You can find DeVere’s certification and kosher product list here: Kosher certification (2021)

DeVere has over 50 certified kosher products to clean kosher food processing equipment and surrounding areas.

National Organic Program

There are numerous organic certifiers (e.g. MOSA and Oregon Tilth)  that will certify an operation in accordance with the USDA National Organic Standard.  The process is simple when it comes to the chemical end of things.

  1. Contact your organic certifier with a list of DeVere products that you would like to use, along with DeVere contact information.
  2. The certifier will contact DeVere and ask for information on each of these products.
  3. The certifier will then make their decision and report back to the operation on what products they can use and if there are any restrictions in their use.

Note #1:  The certifier will not contact DeVere with their decision on products as they are specific to an operations certification.

Note #2: The certifier is approving the operation, not the product.

Registration with the Organic Research Materials Institute takes time and expense, but it makes it acceptable to use the certified product in most organic processes.  Here is DeVere’s current OMRI certification: OMRI Cert.

United States Department of Agriculture (USDA) Organic Products

As stated above, the USDA, among other things, sets the regulations for the National Organic Standard.

Organic Materials Review Institute (OMRI)

DeVere currently has Security Floor Treatment certified with OMRI.

OMRI verifies the substances used in organic production: fertilizers, pesticides, livestock health care products, processing aids, and a number of other products that organic farmers and processors rely on every day. Typically, an OMRI-certified product can be used in an organic process without additional certification steps.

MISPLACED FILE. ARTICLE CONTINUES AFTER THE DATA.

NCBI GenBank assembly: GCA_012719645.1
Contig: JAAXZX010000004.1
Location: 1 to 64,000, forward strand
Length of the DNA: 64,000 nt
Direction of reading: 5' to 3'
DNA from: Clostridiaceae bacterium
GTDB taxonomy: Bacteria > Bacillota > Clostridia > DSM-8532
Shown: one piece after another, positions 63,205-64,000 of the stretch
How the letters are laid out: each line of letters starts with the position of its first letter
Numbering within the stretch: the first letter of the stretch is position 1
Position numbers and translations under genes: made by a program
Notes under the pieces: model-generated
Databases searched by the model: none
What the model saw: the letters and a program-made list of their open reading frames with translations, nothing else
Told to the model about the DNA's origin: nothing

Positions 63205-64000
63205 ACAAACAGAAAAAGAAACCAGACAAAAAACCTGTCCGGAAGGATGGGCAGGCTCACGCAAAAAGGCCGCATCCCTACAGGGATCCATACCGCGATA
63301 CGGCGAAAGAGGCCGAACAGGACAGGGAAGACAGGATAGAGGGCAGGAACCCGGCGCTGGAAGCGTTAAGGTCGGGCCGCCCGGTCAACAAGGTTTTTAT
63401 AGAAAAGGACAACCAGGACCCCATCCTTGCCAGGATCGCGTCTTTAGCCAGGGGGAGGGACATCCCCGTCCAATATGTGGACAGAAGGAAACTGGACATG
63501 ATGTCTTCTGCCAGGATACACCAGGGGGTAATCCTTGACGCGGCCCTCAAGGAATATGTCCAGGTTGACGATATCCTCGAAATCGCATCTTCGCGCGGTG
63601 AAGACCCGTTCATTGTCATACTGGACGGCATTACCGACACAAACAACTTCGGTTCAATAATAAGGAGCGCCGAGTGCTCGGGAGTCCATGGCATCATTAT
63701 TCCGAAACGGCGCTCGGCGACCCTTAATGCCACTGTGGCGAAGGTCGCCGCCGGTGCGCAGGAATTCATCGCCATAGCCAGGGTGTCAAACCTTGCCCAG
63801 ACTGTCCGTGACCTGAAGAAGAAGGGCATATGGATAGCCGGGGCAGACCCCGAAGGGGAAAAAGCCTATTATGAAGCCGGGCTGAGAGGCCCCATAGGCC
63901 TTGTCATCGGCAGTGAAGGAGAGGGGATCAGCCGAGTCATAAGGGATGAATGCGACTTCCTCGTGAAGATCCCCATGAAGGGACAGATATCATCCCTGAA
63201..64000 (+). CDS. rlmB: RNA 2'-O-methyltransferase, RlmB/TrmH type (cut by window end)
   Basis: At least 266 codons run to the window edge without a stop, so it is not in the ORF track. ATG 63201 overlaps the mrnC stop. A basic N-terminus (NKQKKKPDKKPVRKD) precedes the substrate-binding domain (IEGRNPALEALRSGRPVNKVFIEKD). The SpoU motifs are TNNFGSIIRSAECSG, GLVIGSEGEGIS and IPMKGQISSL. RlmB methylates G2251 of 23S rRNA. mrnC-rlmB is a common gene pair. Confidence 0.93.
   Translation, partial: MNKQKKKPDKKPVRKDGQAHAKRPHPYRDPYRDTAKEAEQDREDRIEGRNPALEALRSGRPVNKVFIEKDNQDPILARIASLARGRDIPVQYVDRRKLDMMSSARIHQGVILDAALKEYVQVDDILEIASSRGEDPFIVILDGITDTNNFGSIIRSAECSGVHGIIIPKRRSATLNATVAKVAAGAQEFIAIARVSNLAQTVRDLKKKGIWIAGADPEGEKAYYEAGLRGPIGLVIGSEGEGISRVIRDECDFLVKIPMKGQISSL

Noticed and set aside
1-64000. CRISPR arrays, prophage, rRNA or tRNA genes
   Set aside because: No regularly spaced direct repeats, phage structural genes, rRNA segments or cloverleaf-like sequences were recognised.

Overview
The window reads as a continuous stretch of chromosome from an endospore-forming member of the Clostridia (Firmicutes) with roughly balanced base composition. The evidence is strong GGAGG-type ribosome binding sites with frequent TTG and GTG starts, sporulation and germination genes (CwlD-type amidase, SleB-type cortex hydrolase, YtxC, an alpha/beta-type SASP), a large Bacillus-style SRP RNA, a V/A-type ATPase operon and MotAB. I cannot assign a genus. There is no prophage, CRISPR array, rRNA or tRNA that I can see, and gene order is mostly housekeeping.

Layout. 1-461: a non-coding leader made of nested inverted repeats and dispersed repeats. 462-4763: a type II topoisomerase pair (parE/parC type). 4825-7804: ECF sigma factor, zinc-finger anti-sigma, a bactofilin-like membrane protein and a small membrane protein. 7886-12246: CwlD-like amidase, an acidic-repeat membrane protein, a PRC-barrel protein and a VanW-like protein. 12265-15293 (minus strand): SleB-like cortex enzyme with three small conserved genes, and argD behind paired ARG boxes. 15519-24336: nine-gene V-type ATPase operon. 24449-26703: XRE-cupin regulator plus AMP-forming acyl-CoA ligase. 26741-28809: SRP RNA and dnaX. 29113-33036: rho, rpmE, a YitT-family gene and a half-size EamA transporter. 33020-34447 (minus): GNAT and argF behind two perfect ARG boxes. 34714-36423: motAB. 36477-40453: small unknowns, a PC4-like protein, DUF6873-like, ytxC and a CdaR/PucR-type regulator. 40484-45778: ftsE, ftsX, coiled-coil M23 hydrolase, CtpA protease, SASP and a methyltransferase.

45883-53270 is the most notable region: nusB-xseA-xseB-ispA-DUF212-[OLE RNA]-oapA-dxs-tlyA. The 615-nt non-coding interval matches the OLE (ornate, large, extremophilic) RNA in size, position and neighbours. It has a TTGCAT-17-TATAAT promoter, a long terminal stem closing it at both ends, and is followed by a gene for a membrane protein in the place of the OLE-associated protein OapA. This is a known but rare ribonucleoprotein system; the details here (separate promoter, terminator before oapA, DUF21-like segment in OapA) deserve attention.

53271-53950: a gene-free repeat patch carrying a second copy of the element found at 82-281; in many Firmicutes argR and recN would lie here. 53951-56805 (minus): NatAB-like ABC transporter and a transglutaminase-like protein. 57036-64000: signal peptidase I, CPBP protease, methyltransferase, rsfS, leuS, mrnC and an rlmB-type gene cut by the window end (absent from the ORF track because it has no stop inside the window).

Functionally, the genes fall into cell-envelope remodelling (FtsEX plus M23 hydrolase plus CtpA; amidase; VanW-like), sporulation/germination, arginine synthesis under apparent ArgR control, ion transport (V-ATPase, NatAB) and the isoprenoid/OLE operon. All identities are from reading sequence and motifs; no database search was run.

Occupational Safety and Health Administration (OSHA) / Safety Data Sheets (SDS)

OSHA regulated employee safety and makes a great effort to make sure that employees are aware of the dangers associated with hazardous chemicals.  DeVere has published Safety Data Sheets (SDS) on all of its products to help communicate possible hazards.

Here is a link to all of DeVere SDS:

This brief description of each section shows some of the requirements for all SDS:

OSHA recently released a new, Global Harmonized System (GHS). Here is more information on that system:

If you have any questions about any of these chemical regulatory agencies, please either see their websites linked above or contact us.

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About the Author : rstevenson2

  1. izle January 16, 2021 at 5:51 pm - Reply

    I conceive you have noted some very interesting points , thanks for the post. Malvina Billie Casar

  2. DeVere Chemical December 10, 2020 at 8:56 am - Reply

    Here’s another U.S. DOT update: The ORM-D classification will no longer be accepted effective January 1, 2021. For several years, we have been able to ship using an ORM-D or a Limited Quantity classification (interchangeably) on any packages of DOT-rated hazardous materials that are shipped in quantities small enough (as defined in 49 CFR § 171.8) to not require more significant hazard markings. After 2020 ends, we will only be able to use the Limited Quantity classification. All DeVere products have been compliant with this change for at least four years. The packaging and Bill of Lading information you get from DeVere will have the right information to be compliant with the change.